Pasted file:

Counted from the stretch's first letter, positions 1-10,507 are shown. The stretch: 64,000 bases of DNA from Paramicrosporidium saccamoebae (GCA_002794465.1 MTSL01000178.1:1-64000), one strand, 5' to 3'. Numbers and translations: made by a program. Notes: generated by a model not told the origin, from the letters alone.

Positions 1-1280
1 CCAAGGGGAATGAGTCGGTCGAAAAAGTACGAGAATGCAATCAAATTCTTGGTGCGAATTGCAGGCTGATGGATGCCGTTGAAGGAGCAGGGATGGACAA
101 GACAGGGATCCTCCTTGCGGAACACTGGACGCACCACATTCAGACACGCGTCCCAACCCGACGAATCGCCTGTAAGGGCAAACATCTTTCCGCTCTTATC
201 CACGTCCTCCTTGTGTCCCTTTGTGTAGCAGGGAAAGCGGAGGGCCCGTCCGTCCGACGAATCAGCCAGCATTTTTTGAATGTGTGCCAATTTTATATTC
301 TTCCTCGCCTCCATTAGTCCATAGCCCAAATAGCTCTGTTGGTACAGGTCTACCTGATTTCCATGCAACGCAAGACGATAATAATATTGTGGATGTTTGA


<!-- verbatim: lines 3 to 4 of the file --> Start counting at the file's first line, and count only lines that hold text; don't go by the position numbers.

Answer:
1 CCAAGGGGAATGAGTCGGTCGAAAAAGTACGAGAATGCAATCAAATTCTTGGTGCGAATTGCAGGCTGATGGATGCCGTTGAAGGAGCAGGGATGGACAA
101 GACAGGGATCCTCCTTGCGGAACACTGGACGCACCACATTCAGACACGCGTCCCAACCCGACGAATCGCCTGTAAGGGCAAACATCTTTCCGCTCTTATC